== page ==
University of Guelph team uses CLS to explore the mystery of making chocolate | The Canadian News

A professor at the University of Guelph hopes to remove the mystery of chocolate making so that people can make good quality chocolate at home.

Alejandro Marangoni says that a major problem in making chocolate is tempering, the art of manipulating cocoa butter to give it the correct shine.

“If you don’t do it carefully, it can lead to disaster,” Marangoni said.

“Maybe you tried to make a good quality chocolate to eat and it ended up looking whitish or too soft, or melted in your hands and not in your mouth.”

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Marangoni wondered whether adding a special ingredient to chocolate could promote the formation of the correct crystal structure without the complex cooling and mixing procedures that chocolatiers often use during tempering.

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“Imagine if you could add a component that drives the entire crystallization process to a high-quality finished product,” he said.

“You wouldn’t need sophisticated tempering protocols or industrial machines; you could easily achieve the desired crystalline shape just by adding this component.”

Marangoni’s team turned to the Canadian Light Source in Saskatoon to see if its special ingredient, a specific phospholipid, could power the formations of an ideal chocolate structure.

The CLS beam of light allowed the team to image the interior structure of their dark chocolate, which Marangoni called “beautiful.”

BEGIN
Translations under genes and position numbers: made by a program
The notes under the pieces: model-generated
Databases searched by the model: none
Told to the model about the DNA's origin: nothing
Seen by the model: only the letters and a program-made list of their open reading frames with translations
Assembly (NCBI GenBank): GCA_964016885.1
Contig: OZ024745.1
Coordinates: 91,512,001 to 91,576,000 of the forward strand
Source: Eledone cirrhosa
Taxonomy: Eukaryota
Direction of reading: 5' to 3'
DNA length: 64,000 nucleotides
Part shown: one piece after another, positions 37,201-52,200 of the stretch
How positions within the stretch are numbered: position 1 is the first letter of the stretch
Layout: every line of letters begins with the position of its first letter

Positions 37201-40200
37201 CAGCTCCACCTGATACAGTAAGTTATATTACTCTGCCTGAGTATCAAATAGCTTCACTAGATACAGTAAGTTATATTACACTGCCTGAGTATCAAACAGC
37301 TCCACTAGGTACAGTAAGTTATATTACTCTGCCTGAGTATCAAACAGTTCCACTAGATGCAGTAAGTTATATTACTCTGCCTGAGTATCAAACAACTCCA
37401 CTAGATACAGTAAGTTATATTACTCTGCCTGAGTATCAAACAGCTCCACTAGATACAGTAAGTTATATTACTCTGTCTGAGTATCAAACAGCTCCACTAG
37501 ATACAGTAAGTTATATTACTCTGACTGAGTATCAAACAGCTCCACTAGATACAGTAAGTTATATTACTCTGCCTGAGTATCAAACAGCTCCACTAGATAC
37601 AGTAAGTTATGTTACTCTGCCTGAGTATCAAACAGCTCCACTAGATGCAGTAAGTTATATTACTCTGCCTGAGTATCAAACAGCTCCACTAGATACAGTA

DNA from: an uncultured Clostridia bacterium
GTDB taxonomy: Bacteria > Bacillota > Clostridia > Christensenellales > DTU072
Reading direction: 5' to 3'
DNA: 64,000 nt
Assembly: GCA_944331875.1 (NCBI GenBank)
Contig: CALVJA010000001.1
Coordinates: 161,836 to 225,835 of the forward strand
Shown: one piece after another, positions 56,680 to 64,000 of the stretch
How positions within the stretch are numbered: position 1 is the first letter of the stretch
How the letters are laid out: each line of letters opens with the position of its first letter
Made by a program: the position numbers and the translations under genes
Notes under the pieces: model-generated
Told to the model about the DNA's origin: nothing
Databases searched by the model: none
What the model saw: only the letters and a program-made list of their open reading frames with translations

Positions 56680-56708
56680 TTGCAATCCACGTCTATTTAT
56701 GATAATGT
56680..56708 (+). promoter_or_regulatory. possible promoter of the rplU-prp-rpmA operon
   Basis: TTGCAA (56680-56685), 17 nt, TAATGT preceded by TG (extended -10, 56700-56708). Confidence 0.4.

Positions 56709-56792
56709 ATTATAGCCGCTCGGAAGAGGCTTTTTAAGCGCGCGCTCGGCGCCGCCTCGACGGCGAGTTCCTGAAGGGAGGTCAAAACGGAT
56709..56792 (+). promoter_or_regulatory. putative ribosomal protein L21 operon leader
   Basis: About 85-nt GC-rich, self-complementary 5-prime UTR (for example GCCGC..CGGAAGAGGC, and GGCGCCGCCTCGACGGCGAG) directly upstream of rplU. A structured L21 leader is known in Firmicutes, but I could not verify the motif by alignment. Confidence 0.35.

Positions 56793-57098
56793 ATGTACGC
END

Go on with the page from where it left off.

“That was really the first time anyone had imagined chocolate that way, and it provided some incredible views,” Marangoni said.

“(De) determined that the density of the crystals, the density of the fat crystals in the well tempered chocolate, as well as the chocolate that our ingredient contains for comparison, was the same and we had actually achieved that goal.”

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The results could influence the way the chocolate is made.

Marangoni said complex tempering machines would no longer be necessary and that could open up possibilities for smaller manufacturers to produce chocolate.

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“I think small and medium chocolatiers will benefit. They don’t have a bottleneck when trying to temper chocolate in two kilogram quantities, one at a time, each time they want to produce a chocolate product, ”he said.

“And maybe for the big guy, this would be like an insurance policy that always gets the right glass formula microstructure.”

Marangoni noted that the research on chocolate pales in comparison to other problems facing the world, but said that food has an impact on everyday life.

“We have more serious problems like climate change and alternative energy and maybe even vegan foods, which we are also working on, but chocolate gives us that psychological pleasure,” he said.

“It is one of these foods that makes us feel happy.”

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